I have only a few trees here and quite a bit more in Georgia, but I definitely don’t merit the title of “orchardist.” I’ve only been growing fruit trees for the last four years or so, and have yet to do a single graft (I know I need to learn). Most of my knowledge comes from this forum, and I have little practical experience, so I’m grateful for your offer of a hands-on demonstration.
We’ll see. I tend to have a heavy hand with the pruners, and I headed off the central leader of the big Honey Jar at about 8 or 9 feet, leaving just the adjoining secondary branch at the top node uncut to try to push more lower growth. I also pruned off all but four scaffold limbs to try to shape it into a (sort-of) modified central leader configuration, but I’m still hoping that I’ll get a decent amount of fruit this year. I left the spindly Honey Jar to grow au naturelle since it needs the height more.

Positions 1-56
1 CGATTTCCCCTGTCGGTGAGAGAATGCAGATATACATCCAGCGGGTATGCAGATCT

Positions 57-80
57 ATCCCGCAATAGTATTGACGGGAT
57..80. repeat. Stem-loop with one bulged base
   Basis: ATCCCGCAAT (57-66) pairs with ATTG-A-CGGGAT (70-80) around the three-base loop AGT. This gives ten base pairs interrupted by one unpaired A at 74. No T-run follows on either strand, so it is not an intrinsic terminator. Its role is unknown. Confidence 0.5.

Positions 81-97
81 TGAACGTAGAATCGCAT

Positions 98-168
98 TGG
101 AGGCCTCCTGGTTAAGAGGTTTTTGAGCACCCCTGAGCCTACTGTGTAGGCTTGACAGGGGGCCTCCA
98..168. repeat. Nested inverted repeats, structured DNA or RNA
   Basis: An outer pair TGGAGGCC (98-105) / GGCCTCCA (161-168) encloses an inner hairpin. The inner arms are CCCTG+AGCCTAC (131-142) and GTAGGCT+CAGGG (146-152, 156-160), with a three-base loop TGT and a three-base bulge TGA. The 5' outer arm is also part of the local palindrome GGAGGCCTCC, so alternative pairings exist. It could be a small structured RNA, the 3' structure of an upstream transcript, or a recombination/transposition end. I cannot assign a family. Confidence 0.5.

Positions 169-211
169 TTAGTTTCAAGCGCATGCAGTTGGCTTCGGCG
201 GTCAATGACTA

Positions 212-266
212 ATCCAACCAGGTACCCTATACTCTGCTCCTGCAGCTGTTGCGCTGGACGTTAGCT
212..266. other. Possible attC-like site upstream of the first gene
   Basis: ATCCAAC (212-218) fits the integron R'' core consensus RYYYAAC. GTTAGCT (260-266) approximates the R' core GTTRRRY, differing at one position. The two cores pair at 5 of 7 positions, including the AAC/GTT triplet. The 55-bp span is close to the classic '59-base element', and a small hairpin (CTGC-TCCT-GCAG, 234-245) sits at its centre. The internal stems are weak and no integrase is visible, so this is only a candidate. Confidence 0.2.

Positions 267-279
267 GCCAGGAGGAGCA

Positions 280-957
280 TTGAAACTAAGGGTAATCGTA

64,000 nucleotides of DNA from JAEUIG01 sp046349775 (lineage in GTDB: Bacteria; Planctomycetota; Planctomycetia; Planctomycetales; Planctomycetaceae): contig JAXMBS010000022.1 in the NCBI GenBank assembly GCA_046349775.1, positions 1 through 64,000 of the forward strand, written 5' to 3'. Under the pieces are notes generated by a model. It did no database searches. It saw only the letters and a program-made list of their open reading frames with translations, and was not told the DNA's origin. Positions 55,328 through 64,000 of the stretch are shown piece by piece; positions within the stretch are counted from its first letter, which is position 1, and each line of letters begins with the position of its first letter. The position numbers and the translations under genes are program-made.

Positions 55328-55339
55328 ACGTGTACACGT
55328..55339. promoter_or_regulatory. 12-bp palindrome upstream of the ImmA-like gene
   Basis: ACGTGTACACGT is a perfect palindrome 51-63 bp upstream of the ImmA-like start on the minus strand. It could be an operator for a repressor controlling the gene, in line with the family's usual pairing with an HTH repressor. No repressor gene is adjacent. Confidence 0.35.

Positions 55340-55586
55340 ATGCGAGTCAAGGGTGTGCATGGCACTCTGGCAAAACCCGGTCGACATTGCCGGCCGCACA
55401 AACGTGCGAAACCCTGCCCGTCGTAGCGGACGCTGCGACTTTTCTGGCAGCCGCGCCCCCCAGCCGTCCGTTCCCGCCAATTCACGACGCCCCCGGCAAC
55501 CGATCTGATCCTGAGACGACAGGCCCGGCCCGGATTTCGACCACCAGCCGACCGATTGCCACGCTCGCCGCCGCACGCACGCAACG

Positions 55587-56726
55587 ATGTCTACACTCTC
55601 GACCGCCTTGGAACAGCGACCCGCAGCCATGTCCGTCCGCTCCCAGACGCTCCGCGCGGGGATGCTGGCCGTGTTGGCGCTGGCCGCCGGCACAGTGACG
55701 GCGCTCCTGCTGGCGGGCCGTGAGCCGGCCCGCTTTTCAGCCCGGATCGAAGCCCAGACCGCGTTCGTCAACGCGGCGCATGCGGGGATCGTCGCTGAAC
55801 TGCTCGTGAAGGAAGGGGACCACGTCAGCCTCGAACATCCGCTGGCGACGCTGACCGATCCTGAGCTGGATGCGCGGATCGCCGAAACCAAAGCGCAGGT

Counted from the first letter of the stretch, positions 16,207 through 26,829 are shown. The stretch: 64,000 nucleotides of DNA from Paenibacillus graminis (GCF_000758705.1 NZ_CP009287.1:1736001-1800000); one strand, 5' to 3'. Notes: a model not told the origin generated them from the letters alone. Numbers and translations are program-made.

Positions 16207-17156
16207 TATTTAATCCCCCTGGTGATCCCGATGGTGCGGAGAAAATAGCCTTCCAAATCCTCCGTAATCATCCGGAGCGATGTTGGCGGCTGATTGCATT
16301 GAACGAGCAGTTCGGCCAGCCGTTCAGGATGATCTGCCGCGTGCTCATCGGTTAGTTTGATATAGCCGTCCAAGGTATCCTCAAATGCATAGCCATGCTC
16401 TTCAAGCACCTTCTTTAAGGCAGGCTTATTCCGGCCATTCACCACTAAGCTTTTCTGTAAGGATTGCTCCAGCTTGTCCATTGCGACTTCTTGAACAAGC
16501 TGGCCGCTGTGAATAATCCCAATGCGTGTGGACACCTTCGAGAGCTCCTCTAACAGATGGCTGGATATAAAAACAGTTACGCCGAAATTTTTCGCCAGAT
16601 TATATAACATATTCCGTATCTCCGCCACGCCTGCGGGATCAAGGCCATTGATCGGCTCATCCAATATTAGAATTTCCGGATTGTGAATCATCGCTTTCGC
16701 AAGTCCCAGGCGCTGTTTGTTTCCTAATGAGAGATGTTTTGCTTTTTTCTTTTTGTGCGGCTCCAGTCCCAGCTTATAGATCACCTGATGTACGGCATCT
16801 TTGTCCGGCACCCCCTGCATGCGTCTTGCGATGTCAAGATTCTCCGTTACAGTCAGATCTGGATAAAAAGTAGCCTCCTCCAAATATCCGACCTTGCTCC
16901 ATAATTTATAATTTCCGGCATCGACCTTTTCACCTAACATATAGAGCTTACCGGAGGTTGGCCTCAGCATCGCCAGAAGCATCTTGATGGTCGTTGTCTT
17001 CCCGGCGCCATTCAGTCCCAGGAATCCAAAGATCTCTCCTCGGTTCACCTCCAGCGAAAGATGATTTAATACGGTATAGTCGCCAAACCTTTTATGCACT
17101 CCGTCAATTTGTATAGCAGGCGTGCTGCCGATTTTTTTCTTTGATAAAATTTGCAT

As for the persimmons, I didn’t know that the tough conditions here would dwarf the fruit, although it makes sense. I heard somewhere that someone had a mature non-astringent kaki of some type in a back yard in Henderson that didn’t mind the heat and produced lots of fruit, but I’ve never been able to confirm that story and in light of the evidence, it seems doubtful. I’d like to try the newer Suruga cultivar since it reportedly has very good PCNA fruit and needs a long growing season (which is one thing we definitely have here) but unless there are reports of it dealing well with our extreme temperatures, I’m not optimistic.
For now, Saijo seems to be the best bet. I am sort of speculating that the glossy nature of its leaves provides them with some sort of protection from extreme temperatures that the other varieties I’ve tried (all of which had non-glossy leaves) lack. I just hope the fruit isn’t dwarfed, as Saijo fruit is relatively small to begin with.